Talented musical duos and trios tend to instill a distinct notion of camaraderie in me for some reason. Bands greater than three tend to disorient me, not in terms of the music exactly, but more in terms of who does what. Done well, duos and trios can pull off the music I want to hear with the added bonus of conciseness and tangible character. Of course, such comments are only true if the music’s worth listening to, which I wasn’t sure about in my first introduction to Texan duo Team Tomb.
Team Tomb plays a flavor of alt-rock that I haven’t chanced upon since the early 2000’s. Shoegaze-influenced garage rock is the best way I can further describe it, with heavy usage of electric guitar and vocal filters to deliver a distinct sense of space. Relatively repetitive rhythms and sleepy, seemingly lackadaisical vocal melodies actually help to define this record, rather than hinder it. The combination of these characteristics in this genre was always what made it interesting to me, however, and this is nonetheless apparent in Team Tomb‘s self-titled debut.
Caleb (guitar/keyboard/lead vocals) and Benny’s (drums/keyboard/vocals) attention to detail is top-notch, even if it doesn’t quite seem there on first listen. The record has an uncanny ability to entrance, and provides for some seriously introspective thought patterns. I honestly didn’t listen much to the lyrics (as I tend not to unless they concern strange, attention grabbing concepts), but can attest to the album’s staying power and maturity over time. Overall, I can’t emphasize enough how hypnotizing the album ends up being, and is a perfect accompaniment for studying or performing work and keeping your attention to it the whole time.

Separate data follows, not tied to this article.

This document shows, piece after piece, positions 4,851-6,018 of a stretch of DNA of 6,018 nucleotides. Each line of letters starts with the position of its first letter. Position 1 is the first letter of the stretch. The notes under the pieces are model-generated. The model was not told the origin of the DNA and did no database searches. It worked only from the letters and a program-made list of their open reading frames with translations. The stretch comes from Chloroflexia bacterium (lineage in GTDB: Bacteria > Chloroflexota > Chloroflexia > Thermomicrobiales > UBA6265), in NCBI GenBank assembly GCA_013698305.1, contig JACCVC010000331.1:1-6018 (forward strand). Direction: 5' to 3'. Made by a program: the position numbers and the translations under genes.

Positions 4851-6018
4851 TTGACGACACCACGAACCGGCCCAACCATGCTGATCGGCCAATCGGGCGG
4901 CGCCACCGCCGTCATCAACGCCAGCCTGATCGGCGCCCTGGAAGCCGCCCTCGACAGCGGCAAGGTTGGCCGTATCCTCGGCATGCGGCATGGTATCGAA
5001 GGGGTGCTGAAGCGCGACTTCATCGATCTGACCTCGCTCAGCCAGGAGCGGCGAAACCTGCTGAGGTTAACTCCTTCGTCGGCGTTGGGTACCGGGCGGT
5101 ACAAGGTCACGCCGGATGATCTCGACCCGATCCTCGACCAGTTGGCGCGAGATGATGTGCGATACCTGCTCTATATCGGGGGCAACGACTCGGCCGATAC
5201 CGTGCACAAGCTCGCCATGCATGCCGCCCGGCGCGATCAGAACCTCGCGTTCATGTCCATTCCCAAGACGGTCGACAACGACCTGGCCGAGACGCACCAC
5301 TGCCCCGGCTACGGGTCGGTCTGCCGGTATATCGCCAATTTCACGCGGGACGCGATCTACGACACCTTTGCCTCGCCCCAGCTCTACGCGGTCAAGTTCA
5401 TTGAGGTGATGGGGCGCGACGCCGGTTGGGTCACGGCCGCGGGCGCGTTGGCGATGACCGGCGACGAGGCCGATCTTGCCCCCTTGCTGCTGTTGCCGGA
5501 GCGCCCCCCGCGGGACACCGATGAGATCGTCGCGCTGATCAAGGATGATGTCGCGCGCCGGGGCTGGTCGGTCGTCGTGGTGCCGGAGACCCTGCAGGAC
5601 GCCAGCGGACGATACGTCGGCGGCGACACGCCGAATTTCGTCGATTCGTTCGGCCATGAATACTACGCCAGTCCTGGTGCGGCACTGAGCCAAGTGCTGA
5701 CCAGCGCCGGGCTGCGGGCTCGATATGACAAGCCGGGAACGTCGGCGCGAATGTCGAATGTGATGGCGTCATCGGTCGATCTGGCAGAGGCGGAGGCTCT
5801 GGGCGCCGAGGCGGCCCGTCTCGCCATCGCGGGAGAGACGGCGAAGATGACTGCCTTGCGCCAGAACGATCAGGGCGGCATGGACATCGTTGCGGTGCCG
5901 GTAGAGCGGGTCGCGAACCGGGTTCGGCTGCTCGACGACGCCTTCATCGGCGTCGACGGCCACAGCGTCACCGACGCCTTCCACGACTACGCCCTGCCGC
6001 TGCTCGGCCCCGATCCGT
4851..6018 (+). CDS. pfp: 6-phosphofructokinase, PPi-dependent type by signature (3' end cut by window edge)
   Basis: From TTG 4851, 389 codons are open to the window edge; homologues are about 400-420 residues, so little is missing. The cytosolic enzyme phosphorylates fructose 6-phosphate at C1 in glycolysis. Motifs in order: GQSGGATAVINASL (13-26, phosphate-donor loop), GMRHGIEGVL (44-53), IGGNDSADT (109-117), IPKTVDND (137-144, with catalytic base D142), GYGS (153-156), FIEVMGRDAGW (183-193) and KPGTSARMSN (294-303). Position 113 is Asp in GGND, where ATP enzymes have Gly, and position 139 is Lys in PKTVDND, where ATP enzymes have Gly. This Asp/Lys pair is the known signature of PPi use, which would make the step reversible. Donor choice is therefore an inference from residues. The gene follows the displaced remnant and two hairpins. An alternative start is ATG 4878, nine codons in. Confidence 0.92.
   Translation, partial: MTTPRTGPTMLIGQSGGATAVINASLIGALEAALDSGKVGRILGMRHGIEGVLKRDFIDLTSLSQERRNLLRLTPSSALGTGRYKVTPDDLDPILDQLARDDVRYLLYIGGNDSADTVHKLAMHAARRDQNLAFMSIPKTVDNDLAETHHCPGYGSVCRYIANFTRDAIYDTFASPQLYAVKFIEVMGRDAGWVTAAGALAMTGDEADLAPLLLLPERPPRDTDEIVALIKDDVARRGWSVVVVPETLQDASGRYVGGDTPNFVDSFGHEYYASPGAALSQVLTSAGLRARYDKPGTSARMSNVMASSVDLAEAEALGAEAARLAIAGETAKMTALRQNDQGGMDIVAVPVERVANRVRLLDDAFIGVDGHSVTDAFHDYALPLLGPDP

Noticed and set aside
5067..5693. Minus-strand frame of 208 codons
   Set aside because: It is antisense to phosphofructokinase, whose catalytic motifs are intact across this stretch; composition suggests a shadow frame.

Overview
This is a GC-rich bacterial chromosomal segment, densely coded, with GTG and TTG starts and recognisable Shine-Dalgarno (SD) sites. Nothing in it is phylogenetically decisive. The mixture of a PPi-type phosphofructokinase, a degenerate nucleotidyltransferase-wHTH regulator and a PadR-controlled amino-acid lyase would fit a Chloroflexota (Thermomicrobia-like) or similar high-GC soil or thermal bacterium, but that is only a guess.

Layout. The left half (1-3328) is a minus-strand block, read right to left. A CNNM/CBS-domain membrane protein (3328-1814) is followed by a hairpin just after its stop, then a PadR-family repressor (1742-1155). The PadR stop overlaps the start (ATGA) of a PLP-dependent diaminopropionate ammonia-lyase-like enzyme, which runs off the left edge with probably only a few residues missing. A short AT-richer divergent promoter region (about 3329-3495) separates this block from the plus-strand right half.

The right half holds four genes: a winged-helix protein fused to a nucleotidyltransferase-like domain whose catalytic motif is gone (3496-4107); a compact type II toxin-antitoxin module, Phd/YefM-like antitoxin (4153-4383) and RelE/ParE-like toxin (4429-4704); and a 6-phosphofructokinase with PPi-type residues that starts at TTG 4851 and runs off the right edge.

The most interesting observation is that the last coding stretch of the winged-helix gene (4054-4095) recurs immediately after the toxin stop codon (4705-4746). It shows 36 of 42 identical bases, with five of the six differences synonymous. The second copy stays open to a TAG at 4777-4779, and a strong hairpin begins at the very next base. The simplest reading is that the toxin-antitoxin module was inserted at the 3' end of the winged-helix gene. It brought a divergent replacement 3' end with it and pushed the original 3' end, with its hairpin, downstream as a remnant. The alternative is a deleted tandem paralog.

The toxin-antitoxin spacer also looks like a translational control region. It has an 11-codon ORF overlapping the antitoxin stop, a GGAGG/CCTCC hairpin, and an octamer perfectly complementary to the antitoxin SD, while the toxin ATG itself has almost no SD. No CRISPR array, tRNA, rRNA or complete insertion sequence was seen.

These characteristics can be a double edged sword, however, and can end up being too alienating at times. If you’re looking for a record that’s going to grab and hold your attention to the music, rather than whatever it is you’re doing other than listening, this is not it. That’s not to say it can’t be listened to by itself, and the music (and genre as a whole) undoubtedly serves and fulfills its purpose, but can be a bit too drone-y on extended listens.
With all of this in mind, it shouldn’t discourage the thought of trying the record out. I thought that it initially wouldn’t be my kind of album, but over time, it truly began to grow on me. Its length is a bit brief for being a full-length, but the duo (becoming a quartet since the recording for live purposes) has conceived something great here, and I’m excited to hear more from them in the coming years.
Sounds like: The Strokes, Monogrenade, Bravestation
Stand out tracks:
Take a listen to my home-brewed instrumental/indietronic album
"The Past Is a Story We Tell Ourselves"
I'm told that it sounds like The Album Leaf, Balmorhea, and Emancipator.